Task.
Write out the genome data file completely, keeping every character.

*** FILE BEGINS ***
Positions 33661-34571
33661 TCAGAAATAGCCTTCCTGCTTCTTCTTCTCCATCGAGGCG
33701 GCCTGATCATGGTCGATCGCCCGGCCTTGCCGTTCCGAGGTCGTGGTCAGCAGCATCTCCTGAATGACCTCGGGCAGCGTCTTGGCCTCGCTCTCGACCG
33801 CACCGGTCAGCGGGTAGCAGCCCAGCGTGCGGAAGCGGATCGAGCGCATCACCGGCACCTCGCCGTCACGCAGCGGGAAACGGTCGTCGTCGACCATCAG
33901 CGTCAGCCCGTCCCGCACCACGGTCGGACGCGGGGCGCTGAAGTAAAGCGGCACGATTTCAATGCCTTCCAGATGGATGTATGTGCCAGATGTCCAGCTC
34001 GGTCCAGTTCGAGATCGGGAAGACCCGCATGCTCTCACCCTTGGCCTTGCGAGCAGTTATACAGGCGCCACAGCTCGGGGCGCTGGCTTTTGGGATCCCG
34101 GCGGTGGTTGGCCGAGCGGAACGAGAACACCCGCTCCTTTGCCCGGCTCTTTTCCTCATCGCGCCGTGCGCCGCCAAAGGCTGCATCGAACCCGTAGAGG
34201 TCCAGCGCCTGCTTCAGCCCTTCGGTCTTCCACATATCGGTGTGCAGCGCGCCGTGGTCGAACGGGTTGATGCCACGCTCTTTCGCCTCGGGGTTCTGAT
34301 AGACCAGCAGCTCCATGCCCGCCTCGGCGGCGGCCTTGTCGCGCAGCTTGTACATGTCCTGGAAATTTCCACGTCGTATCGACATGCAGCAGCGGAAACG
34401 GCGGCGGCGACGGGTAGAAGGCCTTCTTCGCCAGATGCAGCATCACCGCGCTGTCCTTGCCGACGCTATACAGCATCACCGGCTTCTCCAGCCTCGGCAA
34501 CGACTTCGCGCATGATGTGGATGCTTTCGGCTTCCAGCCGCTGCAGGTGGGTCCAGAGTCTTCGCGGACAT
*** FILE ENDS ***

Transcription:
Positions 33661-34571
33661 TCAGAAATAGCCTTCCTGCTTCTTCTTCTCCATCGAGGCG
33701 GCCTGATCATGGTCGATCGCCCGGCCTTGCCGTTCCGAGGTCGTGGTCAGCAGCATCTCCTGAATGACCTCGGGCAGCGTCTTGGCCTCGCTCTCGACCG
33801 CACCGGTCAGCGGGTAGCAGCCCAGCGTGCGGAAGCGGATCGAGCGCATCACCGGCACCTCGCCGTCACGCAGCGGGAAACGGTCGTCGTCGACCATCAG
33901 CGTCAGCCCGTCCCGCACCACGGTCGGACGCGGGGCGCTGAAGTAAAGCGGCACGATTTCAATGCCTTCCAGATGGATGTATGTGCCAGATGTCCAGCTC
34001 GGTCCAGTTCGAGATCGGGAAGACCCGCATGCTCTCACCCTTGGCCTTGCGAGCAGTTATACAGGCGCCACAGCTCGGGGCGCTGGCTTTTGGGATCCCG
34101 GCGGTGGTTGGCCGAGCGGAACGAGAACACCCGCTCCTTTGCCCGGCTCTTTTCCTCATCGCGCCGTGCGCCGCCAAAGGCTGCATCGAACCCGTAGAGG
34201 TCCAGCGCCTGCTTCAGCCCTTCGGTCTTCCACATATCGGTGTGCAGCGCGCCGTGGTCGAACGGGTTGATGCCACGCTCTTTCGCCTCGGGGTTCTGAT
34301 AGACCAGCAGCTCCATGCCCGCCTCGGCGGCGGCCTTGTCGCGCAGCTTGTACATGTCCTGGAAATTTCCACGTCGTATCGACATGCAGCAGCGGAAACG
34401 GCGGCGGCGACGGGTAGAAGGCCTTCTTCGCCAGATGCAGCATCACCGCGCTGTCCTTGCCGACGCTATACAGCATCACCGGCTTCTCCAGCCTCGGCAA
34501 CGACTTCGCGCATGATGTGGATGCTTTCGGCTTCCAGCCGCTGCAGGTGGGTCCAGAGTCTTCGCGGACAT